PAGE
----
Existing law requires the commission to issue clear multiple subject, single subject, or education specialist teaching credentials to applicants who satisfy all of the requirements referenced above, provide verification of 2 or more years of teaching experience, as specified, and documents, in a manner prescribed by the commission, that an applicant has met the state requirements for teaching English learners, as provided.

This bill would require the commission, in an effort to expedite the teaching credential application process for teachers prepared in other states or territories outside of California, to assess the credential standards of other states and territories to identify (1) states and territories and credentials that require a bachelor’s degree from a regionally accredited 4-year institution of higher education and (2) states and territories with teacher induction program standards that are comparable to the teacher induction program standards in California. The bill would require the commission to then recognize those items from those states or territories for purposes of California’s out-of-state prepared teacher requirements, as specified.

Vote: MAJORITY   Appropriation: NO   Fiscal Committee: YES   Local Program: NO  

The people of the State of California do enact as follows:


SECTION 1.

 This act shall be known and may be cited as the Tribal Declaratory Relief Act of 2023.

SEC. 2.

 The purpose and intent of the Tribal Declaratory Relief Act of 2023 is to authorize a limited declaratory and injunctive relief action before the California courts to determine whether certain controlled games operated by California card clubs are illegal banking card games or legal controlled games, thereby resolving a decade-long dispute between California tribes and California card clubs concerning the legality of those controlled games and whether they infringe upon exclusive tribal gaming rights.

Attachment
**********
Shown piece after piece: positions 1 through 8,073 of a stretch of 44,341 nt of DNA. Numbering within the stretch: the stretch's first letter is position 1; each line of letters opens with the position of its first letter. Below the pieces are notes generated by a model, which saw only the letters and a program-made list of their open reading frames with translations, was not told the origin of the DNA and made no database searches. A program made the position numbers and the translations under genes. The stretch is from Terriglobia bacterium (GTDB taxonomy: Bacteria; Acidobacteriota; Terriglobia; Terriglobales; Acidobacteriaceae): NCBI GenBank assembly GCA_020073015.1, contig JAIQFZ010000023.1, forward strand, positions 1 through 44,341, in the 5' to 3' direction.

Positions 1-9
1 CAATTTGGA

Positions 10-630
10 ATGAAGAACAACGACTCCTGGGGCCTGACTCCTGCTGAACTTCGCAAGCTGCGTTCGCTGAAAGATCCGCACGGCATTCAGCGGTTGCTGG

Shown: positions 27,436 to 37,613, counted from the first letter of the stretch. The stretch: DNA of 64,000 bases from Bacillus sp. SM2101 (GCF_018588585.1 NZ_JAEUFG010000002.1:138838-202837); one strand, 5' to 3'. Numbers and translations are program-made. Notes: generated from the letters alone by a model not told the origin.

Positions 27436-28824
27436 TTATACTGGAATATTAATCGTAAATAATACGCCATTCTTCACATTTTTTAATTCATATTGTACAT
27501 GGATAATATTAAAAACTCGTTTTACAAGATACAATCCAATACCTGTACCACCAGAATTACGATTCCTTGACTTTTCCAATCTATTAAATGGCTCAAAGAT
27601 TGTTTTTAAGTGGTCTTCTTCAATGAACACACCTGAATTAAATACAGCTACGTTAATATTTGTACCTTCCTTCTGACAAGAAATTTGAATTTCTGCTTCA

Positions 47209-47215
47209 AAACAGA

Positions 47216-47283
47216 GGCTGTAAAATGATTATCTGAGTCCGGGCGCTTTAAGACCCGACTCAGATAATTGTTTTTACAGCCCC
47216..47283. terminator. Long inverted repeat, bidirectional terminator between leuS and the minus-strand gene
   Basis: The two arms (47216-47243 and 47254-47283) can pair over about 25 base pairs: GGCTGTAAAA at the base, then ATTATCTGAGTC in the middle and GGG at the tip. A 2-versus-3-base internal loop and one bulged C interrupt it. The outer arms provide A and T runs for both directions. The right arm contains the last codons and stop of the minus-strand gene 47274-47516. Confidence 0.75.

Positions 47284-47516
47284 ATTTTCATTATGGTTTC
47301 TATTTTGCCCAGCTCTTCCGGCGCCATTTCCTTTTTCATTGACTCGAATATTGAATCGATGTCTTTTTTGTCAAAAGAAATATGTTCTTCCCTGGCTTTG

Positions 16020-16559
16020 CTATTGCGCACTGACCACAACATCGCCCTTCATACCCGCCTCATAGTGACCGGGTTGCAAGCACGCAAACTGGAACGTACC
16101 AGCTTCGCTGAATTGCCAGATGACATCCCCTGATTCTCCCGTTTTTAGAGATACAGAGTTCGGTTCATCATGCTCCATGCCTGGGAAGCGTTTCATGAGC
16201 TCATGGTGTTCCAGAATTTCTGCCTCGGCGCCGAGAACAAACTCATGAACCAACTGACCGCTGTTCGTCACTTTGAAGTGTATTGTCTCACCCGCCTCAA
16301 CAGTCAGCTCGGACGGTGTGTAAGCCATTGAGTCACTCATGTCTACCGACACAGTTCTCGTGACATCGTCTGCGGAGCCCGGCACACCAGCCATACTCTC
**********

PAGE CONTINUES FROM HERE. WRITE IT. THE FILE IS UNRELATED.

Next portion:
SEC. 3.

 Section 19804 of the Business and Professions Code is amended to read:

19804.
 (a) In any action for declaratory or injunctive relief, or for relief by way of any extraordinary writ, other than an action initiated pursuant to Section 19932, wherein the construction, application, or enforcement of this chapter, or any regulation adopted pursuant thereto, or any order of the department or the commission issued pursuant thereto, is called into question, a court shall not grant any preliminary or permanent injunction, or any peremptory writ of mandate, certiorari, or prohibition, in connection therewith, except as follows:
(1) Upon proof by clear and convincing evidence that the department or the commission is abusing or threatens to abuse its discretion.
(2) Upon proof by clear and convincing evidence that the department or the commission is exceeding or threatens to exceed its jurisdiction.
(b) No temporary injunction or other provisional order shall issue to restrain, stay, or otherwise interfere with any action by the department or the commission, except upon a finding by the court, based on clear and convincing evidence, that the public interest will not be prejudiced thereby, and, except for preliminary injunctions, no order may be effective for more than 15 calendar days, except by stipulation of the department or commission. No preliminary order may be effective for more than 45 days, except by stipulation of the department or commission.
(c) This section does not relieve a petitioner’s obligation to exhaust administrative remedies.